Typhoon survivor Keith frustrated by slow progress
PUBLISHED: 11:23 30 January 2014 | UPDATED: 11:23 30 January 2014
A former Exmouth businessman who was caught in the devastation of Typhoon Haiyan has thanked his supporters for their help in allowing him to start rebuilding.
However, Keith Wakefield says he is still facing a struggle to live day-to-day, and to achieve his ambition of rebuilding his language school.
Keith, who lives with wife Elaine and four members of her family in Palo on Leyte in the Philippines, where he moved six years ago, has previously told of how they survived the November typhoon in a shipping container he used to transport his belongings from the UK, emerging to find their community totally devastated.
Nearly three months on from the disaster, Keith has managed to make some improvements to his home, but there is a long way to go before he and his neighbours can return to anything like normality.
He explained: “We have managed to construct a wood and canvas structure around the container, keeping the container as the central part for safety reasons, just in case.
“We had the fallen coconut trees on our land cut into beams to construct the roof, and covered this with canvas we managed to get from American aid. The canvas was four metres by 60 metres so there was plenty left over, so we were able to help others with their roofing problems.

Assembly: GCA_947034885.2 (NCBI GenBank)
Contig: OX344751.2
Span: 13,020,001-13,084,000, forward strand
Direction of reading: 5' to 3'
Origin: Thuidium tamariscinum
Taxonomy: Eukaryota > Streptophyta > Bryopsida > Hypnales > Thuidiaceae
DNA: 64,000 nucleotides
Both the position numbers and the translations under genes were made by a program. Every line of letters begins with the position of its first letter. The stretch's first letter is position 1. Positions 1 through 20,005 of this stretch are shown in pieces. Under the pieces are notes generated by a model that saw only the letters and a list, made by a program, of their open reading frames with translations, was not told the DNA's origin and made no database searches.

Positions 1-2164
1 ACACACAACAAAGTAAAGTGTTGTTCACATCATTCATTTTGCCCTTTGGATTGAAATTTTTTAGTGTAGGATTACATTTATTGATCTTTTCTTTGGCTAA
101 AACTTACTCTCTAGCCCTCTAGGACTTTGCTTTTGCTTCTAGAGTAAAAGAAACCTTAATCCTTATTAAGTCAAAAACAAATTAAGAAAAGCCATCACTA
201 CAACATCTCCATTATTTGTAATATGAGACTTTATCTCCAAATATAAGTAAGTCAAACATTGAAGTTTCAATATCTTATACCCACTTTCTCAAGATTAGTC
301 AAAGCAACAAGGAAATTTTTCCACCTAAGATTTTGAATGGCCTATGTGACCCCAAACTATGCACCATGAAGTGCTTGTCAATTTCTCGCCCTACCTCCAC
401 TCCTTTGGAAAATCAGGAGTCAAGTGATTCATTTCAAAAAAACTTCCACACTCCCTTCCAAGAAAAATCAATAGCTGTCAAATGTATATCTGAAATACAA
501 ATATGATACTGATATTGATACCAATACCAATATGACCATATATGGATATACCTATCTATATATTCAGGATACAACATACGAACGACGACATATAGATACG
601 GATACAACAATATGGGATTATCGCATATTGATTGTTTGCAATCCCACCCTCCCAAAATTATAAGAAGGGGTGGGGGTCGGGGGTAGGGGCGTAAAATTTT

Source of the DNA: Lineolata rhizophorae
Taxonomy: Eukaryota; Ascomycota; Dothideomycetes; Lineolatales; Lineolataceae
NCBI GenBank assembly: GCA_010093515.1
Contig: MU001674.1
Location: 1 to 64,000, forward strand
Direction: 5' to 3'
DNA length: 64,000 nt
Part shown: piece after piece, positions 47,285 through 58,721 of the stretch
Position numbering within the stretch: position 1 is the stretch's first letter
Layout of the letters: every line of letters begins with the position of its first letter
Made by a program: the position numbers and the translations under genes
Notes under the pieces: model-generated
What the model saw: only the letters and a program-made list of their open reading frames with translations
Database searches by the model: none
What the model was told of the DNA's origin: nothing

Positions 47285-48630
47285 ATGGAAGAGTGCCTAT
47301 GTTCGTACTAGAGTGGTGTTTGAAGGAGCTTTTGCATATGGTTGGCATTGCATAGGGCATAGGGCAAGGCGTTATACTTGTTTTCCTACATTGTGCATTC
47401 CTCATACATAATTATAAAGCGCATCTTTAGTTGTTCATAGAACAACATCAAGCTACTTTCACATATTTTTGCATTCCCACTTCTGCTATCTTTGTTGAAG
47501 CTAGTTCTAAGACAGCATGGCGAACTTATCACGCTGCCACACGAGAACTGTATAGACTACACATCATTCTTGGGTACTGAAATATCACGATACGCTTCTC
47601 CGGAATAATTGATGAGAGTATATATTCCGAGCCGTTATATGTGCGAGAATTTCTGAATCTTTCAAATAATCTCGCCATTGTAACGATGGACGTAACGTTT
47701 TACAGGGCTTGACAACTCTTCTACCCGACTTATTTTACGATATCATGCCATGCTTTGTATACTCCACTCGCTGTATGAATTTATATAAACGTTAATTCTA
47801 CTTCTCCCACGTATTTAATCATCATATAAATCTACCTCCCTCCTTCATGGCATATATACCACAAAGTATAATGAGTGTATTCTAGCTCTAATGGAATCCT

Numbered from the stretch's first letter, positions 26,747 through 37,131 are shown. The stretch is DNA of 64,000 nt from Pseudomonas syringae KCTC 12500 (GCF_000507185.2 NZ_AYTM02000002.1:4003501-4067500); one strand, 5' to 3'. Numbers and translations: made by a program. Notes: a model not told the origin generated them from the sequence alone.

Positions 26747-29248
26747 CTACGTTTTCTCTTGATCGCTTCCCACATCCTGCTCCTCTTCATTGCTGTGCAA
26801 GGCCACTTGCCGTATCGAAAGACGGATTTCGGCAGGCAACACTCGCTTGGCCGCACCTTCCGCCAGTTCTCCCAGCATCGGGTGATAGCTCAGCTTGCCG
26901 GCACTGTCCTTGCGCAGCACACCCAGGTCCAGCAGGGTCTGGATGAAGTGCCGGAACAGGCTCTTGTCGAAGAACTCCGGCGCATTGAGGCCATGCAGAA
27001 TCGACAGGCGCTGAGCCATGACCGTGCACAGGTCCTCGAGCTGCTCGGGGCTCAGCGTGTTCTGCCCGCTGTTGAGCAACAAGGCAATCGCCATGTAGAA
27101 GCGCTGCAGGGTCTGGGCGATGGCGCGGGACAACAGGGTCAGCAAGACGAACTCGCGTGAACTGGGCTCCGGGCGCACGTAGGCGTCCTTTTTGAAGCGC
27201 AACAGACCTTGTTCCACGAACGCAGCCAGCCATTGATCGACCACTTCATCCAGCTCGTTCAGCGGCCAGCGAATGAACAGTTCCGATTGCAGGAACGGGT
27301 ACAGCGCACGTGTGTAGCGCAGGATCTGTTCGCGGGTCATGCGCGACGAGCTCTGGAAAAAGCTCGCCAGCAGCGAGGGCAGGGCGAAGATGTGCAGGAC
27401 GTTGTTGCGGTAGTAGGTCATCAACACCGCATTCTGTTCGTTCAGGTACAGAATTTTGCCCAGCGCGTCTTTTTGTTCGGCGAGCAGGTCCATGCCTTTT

“We also managed to get a large canvas tent from German aid. It is a bit like Swiss Family Robinson, making and mending from the wreckage.
“We are luckier than most that have nothing. Until January 24, it rained every day here, most days torrential rain, so this has hampered everyone’s efforts to rebuild even basic shelter.
“Most of where we live has still not got any power. We are the only ones in our area with any form of power. Every time our neighbours hear the generator go on they come round for us to charge up their rechargeable torches and mobile phones.
“As for food and good drinking water we are in the same boat as everyone else. The small amount of supplies etc, that we managed to bring back from the island of Cebu did not last long and it depleted our resources considerably. Some of the larger stores are now partially open but food prices are inflated. Not all is available.”
Keith continues to be frustrated at the slow speed of distribution of international aid in his area, for which he blames incompetence by officials and point-scoring among politicians.
However, money raised for Keith directly by the people of Exmouth has got through to him, allowing him to cover most of his family’s essential needs since the disaster and help the people around him.
He said: “The £1,000 raised by the kind people of Exmouth was a great help in covering these costs. We were able to help more people because of this and we will continue to help those in need as best we can.”
Keith now hopes to rebuild his English Language Academy, which is currently conducting lessons with no electricity, and says he would appreciate a £1,000 loan to move it into a more suitable building, which could also be used as a base to distribute aid.
Donations to assist Keith’s work in his community can be paid into the ELA Typhoon Relief Fund account at the Exmouth branch of Nationwide, sort code 070246, account number 42754563.